Sponsored by City of Redmond

Issaquah Salmon Hatchery in Issaquah 
Best viewing through November (self-guided and drop-in tours 11 a.m. and 1 p.m. on weekends, Sept. 14-Nov. 3) 
125 W. Sunset Way, Issaquah
More info: 425-392-1118 or 
Sponsored by Friends of the Issaquah Salmon Hatchery

Issaquah Creek in Issaquah

Best viewing through November (self-guided)
Confluence Park, 595 Rainier Blvd. N and Salmon Run Nature Park, 930 5th Ave. NW
More info: 
Sponsored by City of Issaquah

North Creek Trail in Bothell
Best viewing through November (self-guided) 
Start at trail behind Country Inn and Suites at 19333 North Creek Pkwy., Bothell 
More info: 425-806-6790 or or
Sponsored by City of Bothell 

Whitney Bridge Park on the Green River near Auburn
Best viewing through December (self-guided) 
212th Way SE and SE Green Valley Road, near Auburn
More info: 206-529-9467 
Sponsored by Mid-Sound Fisheries Enhancement Group 

Issaquah Creek boardwalk in Lake Sammamish State Park
Best viewing through mid-October (self-guided)
2000 NW Sammamish Rd, Issaquah (park free with Discover Pass) 
More info: or 
Sponsored by Friends of Lake Sammamish State Park

Bear Creek at Keep It Simple Farm in Redmond
Best viewing through mid-November (self-guided daily during KIS Farm hours) 
12526 Avondale Rd. NE, Redmond
More info: 425-558-0990 or
Sponsored by ROSE (Redmond Organization of Shared Environments)  

Longfellow Creek in West Seattle
Best viewing October through December (self-guided) 
Start at Dragonfly Garden, at the corner of 28th Avenue Southwest and Southwest Dakota Street
More info: 206-297-7002 or 
Sponsored by Puget Soundkeeper Alliance and City of Seattle

Bear Creek in Woodinville
Best viewing through October (Meet the Salmon events from 1-4 p.m. on Oct. 5-6, 12-13, and from 3-6 p.m. Oct. 2 and 9)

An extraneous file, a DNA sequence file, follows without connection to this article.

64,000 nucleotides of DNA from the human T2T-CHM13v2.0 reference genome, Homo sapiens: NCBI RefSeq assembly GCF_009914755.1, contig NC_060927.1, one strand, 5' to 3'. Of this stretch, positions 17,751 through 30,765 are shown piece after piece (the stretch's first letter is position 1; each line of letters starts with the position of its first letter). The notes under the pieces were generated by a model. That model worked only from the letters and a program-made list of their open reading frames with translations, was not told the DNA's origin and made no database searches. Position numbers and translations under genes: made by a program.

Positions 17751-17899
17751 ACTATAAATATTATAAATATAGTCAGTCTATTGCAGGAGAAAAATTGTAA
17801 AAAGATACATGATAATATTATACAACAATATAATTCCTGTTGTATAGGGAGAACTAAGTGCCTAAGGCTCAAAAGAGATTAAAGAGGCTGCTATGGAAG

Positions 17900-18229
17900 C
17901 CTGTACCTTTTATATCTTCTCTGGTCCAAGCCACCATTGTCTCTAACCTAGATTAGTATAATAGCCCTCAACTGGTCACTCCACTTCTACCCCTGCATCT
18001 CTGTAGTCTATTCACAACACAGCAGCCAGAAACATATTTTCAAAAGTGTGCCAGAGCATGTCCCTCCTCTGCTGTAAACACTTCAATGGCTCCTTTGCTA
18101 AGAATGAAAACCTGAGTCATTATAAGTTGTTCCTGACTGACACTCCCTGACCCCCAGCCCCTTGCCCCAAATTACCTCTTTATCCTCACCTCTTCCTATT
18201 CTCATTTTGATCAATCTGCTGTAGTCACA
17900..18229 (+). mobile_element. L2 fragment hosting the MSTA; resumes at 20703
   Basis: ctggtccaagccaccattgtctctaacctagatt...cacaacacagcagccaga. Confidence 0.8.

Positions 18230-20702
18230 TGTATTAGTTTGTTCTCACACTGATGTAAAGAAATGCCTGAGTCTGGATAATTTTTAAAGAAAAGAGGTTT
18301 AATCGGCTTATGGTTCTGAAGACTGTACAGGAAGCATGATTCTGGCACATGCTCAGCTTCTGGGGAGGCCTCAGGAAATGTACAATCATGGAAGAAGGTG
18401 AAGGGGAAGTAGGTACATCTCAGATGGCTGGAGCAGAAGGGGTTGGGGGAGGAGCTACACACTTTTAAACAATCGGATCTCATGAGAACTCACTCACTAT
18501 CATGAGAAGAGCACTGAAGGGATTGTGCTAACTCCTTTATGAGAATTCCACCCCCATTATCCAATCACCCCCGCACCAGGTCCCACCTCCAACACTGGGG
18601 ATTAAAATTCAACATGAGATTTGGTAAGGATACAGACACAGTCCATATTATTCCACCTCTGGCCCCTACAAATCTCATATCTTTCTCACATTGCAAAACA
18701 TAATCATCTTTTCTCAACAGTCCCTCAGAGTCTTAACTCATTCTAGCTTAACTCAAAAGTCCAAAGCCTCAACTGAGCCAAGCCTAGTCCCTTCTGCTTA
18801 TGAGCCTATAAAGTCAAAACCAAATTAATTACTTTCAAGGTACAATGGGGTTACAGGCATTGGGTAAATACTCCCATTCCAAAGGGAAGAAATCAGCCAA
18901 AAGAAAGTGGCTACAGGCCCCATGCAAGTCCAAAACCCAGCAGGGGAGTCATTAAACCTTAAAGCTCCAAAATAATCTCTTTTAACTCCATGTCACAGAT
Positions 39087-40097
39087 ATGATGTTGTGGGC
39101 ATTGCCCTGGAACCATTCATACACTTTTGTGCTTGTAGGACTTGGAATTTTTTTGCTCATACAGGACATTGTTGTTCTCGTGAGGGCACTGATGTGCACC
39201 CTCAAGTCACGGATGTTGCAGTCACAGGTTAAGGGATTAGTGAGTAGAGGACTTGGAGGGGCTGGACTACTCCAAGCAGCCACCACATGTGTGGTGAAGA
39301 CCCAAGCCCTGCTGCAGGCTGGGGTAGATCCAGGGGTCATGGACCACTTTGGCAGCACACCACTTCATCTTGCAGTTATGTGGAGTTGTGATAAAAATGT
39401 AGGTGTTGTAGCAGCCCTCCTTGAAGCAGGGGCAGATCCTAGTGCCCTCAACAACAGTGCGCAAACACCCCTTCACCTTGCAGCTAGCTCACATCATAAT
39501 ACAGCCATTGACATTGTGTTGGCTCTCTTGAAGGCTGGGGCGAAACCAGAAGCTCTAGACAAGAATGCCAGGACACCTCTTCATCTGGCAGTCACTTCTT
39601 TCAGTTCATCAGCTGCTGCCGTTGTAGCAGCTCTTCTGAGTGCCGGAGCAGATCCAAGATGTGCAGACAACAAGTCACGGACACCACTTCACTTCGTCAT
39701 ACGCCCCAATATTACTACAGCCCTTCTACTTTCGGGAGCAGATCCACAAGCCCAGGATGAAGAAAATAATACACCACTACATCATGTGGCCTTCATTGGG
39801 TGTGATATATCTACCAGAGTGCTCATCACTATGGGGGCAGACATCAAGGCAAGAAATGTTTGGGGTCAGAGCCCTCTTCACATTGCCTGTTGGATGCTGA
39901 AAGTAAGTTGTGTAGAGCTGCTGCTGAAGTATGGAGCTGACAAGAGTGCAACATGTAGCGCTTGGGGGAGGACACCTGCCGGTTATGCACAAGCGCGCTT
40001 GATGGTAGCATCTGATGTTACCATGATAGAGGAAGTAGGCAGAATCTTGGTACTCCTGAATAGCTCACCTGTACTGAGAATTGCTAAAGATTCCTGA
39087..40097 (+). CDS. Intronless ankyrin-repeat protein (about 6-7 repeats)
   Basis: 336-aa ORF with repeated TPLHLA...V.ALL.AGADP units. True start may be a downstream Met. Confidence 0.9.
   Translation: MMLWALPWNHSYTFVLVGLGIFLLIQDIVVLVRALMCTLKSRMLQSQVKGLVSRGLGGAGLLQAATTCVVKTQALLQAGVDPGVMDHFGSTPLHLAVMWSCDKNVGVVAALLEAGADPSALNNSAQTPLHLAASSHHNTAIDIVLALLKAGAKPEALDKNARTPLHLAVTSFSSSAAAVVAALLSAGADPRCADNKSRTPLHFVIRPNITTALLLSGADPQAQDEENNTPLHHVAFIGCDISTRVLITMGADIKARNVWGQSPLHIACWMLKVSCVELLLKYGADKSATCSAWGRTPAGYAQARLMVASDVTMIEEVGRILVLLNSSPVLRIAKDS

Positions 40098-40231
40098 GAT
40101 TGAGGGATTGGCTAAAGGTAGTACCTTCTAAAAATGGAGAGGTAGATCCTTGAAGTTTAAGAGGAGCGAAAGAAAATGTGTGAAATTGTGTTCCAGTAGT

Tolt Pipeline Trail where it crosses Mink Road NE (between NE 148th St and NE 150th Pl) in Woodinville
More info: 206-437-8754 or 
Sponsored by Water Tenders

Cedar River Salmon Journey near Renton
Best viewing through October (learn from volunteer naturalists from 11 a.m. - 4 p.m. on Oct 5-6, 12-13, 19-20, and 26-27)
Renton Library, Cedar River Park, Riverview Park, Cavanaugh Pond, and Landsburg Park and Dam
More info: 206-792-5851 or 
Sponsored by the Seattle Aquarium

Piper’s Creek in Seattle’s Carkeek Park
Best viewing through early December (learn from Salmon Stewards from 11 a.m. - 2 p.m. on weekends from Nov. 2 to Dec. 1)
More info: 206-733-9697, or
Sponsored by City of Seattle

Ebright, Lewis, and Laughing Jacobs creeks, near Lake Sammamish
Best viewing early November through late January (self-guided)
Ebright Creek at the East Lake Sammamish Trail, Sammamish, and Lewis Creek at 185th Place SE, Issaquah, and Laughing Jacobs Creek by Lake Sammamish State Park
Call first to learn if fish are present: 206-477-4746
Sponsored by City of Sammamish, City of Issaquah and King County

Miller Creek in Normandy Park
Best viewing October through early December (self-guided)
Where Miller Creek intersects 13th Avenue Southwest
Call first for recent salmon activity: 206-263-6826 or
Sponsored by WRIA 9 Watershed Ecosystem Forum

Snoqualmie and Tolt Rivers near Carnation
Best viewing through October (self-guided)
Chinook Bend Natural Area, foot bridge over the Snoqualmie River at Tolt-MacDonald Park, and Snoqualmie Valley Trail foot bridge over the Tolt River
More info: view the King County Parks’ websites for each site
Sponsored by the Snoqualmie Watershed Forum

Flaming Geyser State Park near Auburn
Best viewing through November (self-guided)
Bridge over the Green River on Southeast Flaming Geyser Road at the entrance of Flaming Geyser State Park
Find out recent fish activity:
Sponsored by WRIA 9 Watershed Ecosystem Forum